Sorry, No Can Do

Out Front, October 1997


Sorry, No Can Do

Five athletic achievements you might as well give up on now
By Todd Balf


In the last two decades, all manner of lofty athletic goals have fallen by the wayside. Miguel Indurain nabbed an unprecedented five straight Tour de France titles. The late Steve McKinney broke speed skiing's hallowed 200-kilometer-an-hour barrier. Even the mark that was supposed to stand forever, Bob Beamon's 29-foot, two-and-a-half-inch long jump, was ignominiously bested by Mike Powell six years ago. Still, there are a few mythic sporting feats that — though tantalizingly close to current records — won't ever be knocked off. Why? For one very good reason: They're physically impossible.

THE FEAT
A SUB-TWO-HOUR
MARATHON
SWIMMING THE ENGLISH CHANNEL FIVE TIMES CONSECUTIVELY
SURFING A 40-FOOT WAVE (WITHOUT BEING TOWED IN BY A JET SKI)
CYCLING 60-KILOMETERS IN AN HOUR
RUNNING THE
100-METER DASH IN UNDER 9.5 SECONDS
THE
CURRENT
MARK
Ethiopian Belayneh Densimo's 2:06:50 at the Rotterdam Marathon in 1988 American Jon Erikson, New Zealander Philip Rush, and Briton Alison Streeter have all completed triple crossings Hawaiian Derrick Doerner rode a 25-footer at Oahu's Waimea Bay in 1988 Englishman Chris Boardman's hour record of 56.375 kilometers, set in September 1996 Canadian Donovan Bailey's 9.84 at the 1996 Atlanta Olympic Games
THE
CATCH
The faster you run, the more fuel your muscles need; at a certain point your effort outstrips your body's ability to distribute enough glycogen. And most biomechanists agree that today's elite marathoners are already working at the highest possible levels. "At this point," says David Martin, USA Track & Field's chairman of sports science, "if somebody goes as low as 2:06, everybody's going to say that the course was short or the guy was on something." Even if you wanted to swim 105 miles in the world's least forgiving lap pool, one of your most basic biological needs would prevent you. "The fastest triple was about 30 hours, so maybe someone could do four," says Ted Erikson, father of Jon and himself a Channel record-holder in his day. "But that's probably not going to happen. Beyond 35 hours or so, everybody encounters the same thing: They have to sleep." Humans can't paddle fast enough to keep up with the rushing wall of water that creates such a massive wave. "It felt too big," says Brock Little, believed to have caught — but not surfed — the largest wave ever, a 30-plus-foot beast at Waimea's Quiksilver Eddie Aikau Memorial. "There was so much water moving up the face that I just kept rising. I wanted it, I got it, but there was no way I could ride it." As with the sub-two-hour marathon, the problem — barring a quantum leap in bike technology — is the threshold at which the body can deliver fuel. "There have been staggering improvements to the record in the last few years," says Peter Keen, the sports physiologist who serves as Boardman's coach. "But that's attributable to technological advances, not athletic performance. We're very close to the limit of what the body can do." According to the research of Gideon Ariel, an internationally renowned biomechanist who's been studying elite athletes for 30 years, running at speeds above 30 miles an hour would tear muscles and could even snap bones. "Eventually there will be new human beings — taller and stronger — who will be able to do better," Ariel admits. Of course, evolution takes a while.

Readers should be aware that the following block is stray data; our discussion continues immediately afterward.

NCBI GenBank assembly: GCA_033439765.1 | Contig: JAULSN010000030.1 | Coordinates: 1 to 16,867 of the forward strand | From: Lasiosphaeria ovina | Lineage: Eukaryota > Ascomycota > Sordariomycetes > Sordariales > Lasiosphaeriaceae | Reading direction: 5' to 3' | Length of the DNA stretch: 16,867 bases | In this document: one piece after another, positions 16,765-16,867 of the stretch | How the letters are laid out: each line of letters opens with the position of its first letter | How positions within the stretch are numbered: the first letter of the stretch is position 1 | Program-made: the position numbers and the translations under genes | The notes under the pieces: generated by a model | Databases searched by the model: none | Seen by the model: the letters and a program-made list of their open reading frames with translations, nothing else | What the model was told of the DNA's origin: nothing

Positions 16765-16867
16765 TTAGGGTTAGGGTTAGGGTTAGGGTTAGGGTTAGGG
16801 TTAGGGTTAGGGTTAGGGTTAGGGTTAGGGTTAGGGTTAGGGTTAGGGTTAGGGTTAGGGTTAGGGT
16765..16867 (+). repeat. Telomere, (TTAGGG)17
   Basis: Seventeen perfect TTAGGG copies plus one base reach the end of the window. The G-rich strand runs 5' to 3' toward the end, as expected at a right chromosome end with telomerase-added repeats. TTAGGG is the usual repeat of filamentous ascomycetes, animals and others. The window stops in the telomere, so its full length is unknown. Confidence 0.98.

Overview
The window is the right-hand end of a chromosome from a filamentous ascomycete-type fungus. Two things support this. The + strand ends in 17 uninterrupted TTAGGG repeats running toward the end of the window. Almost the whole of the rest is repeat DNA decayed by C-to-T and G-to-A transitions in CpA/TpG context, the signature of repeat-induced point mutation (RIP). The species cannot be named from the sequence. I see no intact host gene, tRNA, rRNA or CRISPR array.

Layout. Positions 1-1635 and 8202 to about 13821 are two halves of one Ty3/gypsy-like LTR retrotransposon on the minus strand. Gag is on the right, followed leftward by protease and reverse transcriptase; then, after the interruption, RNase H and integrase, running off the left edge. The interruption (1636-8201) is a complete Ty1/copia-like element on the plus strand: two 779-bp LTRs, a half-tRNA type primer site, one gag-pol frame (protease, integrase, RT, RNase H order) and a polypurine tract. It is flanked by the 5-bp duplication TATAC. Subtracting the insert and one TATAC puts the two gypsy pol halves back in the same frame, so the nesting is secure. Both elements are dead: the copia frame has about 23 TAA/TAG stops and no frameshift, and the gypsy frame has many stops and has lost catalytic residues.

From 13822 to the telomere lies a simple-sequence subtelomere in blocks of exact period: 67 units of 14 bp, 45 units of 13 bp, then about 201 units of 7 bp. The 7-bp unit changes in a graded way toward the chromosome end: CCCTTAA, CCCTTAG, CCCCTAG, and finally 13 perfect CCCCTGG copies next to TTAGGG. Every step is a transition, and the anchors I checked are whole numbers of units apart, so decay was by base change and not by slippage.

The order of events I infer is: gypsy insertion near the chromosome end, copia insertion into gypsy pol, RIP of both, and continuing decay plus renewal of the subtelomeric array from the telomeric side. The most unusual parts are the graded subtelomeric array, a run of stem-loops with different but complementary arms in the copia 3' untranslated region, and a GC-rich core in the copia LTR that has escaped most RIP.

More Adventure

Holiday Subscription Sale! Save 79% and Get a Free Gift!

Subscribe
Pinterest Icon